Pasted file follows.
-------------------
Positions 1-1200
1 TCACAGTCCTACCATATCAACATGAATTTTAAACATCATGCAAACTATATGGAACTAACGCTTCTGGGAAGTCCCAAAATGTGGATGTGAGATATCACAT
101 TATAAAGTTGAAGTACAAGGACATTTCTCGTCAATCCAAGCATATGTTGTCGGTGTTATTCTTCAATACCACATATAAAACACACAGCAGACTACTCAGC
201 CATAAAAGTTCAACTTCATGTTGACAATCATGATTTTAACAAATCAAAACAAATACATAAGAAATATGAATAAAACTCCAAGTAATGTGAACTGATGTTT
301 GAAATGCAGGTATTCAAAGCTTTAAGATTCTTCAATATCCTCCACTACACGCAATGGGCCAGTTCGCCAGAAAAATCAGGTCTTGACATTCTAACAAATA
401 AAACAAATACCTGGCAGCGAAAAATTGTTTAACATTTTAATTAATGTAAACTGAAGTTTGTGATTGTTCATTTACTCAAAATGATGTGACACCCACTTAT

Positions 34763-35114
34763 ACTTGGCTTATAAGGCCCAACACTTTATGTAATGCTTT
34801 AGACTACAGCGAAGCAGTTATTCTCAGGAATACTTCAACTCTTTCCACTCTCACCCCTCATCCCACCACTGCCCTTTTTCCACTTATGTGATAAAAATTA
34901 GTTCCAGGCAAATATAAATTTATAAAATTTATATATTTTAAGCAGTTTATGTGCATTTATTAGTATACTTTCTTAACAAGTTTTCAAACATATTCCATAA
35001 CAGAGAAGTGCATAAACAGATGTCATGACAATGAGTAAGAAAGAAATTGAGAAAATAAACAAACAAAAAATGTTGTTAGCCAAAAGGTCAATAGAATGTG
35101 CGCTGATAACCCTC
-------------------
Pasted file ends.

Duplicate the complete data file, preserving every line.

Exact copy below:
Positions 1-1200
1 TCACAGTCCTACCATATCAACATGAATTTTAAACATCATGCAAACTATATGGAACTAACGCTTCTGGGAAGTCCCAAAATGTGGATGTGAGATATCACAT
101 TATAAAGTTGAAGTACAAGGACATTTCTCGTCAATCCAAGCATATGTTGTCGGTGTTATTCTTCAATACCACATATAAAACACACAGCAGACTACTCAGC
201 CATAAAAGTTCAACTTCATGTTGACAATCATGATTTTAACAAATCAAAACAAATACATAAGAAATATGAATAAAACTCCAAGTAATGTGAACTGATGTTT
301 GAAATGCAGGTATTCAAAGCTTTAAGATTCTTCAATATCCTCCACTACACGCAATGGGCCAGTTCGCCAGAAAAATCAGGTCTTGACATTCTAACAAATA
401 AAACAAATACCTGGCAGCGAAAAATTGTTTAACATTTTAATTAATGTAAACTGAAGTTTGTGATTGTTCATTTACTCAAAATGATGTGACACCCACTTAT

Positions 34763-35114
34763 ACTTGGCTTATAAGGCCCAACACTTTATGTAATGCTTT
34801 AGACTACAGCGAAGCAGTTATTCTCAGGAATACTTCAACTCTTTCCACTCTCACCCCTCATCCCACCACTGCCCTTTTTCCACTTATGTGATAAAAATTA
34901 GTTCCAGGCAAATATAAATTTATAAAATTTATATATTTTAAGCAGTTTATGTGCATTTATTAGTATACTTTCTTAACAAGTTTTCAAACATATTCCATAA
35001 CAGAGAAGTGCATAAACAGATGTCATGACAATGAGTAAGAAAGAAATTGAGAAAATAAACAAACAAAAAATGTTGTTAGCCAAAAGGTCAATAGAATGTG
35101 CGCTGATAACCCTC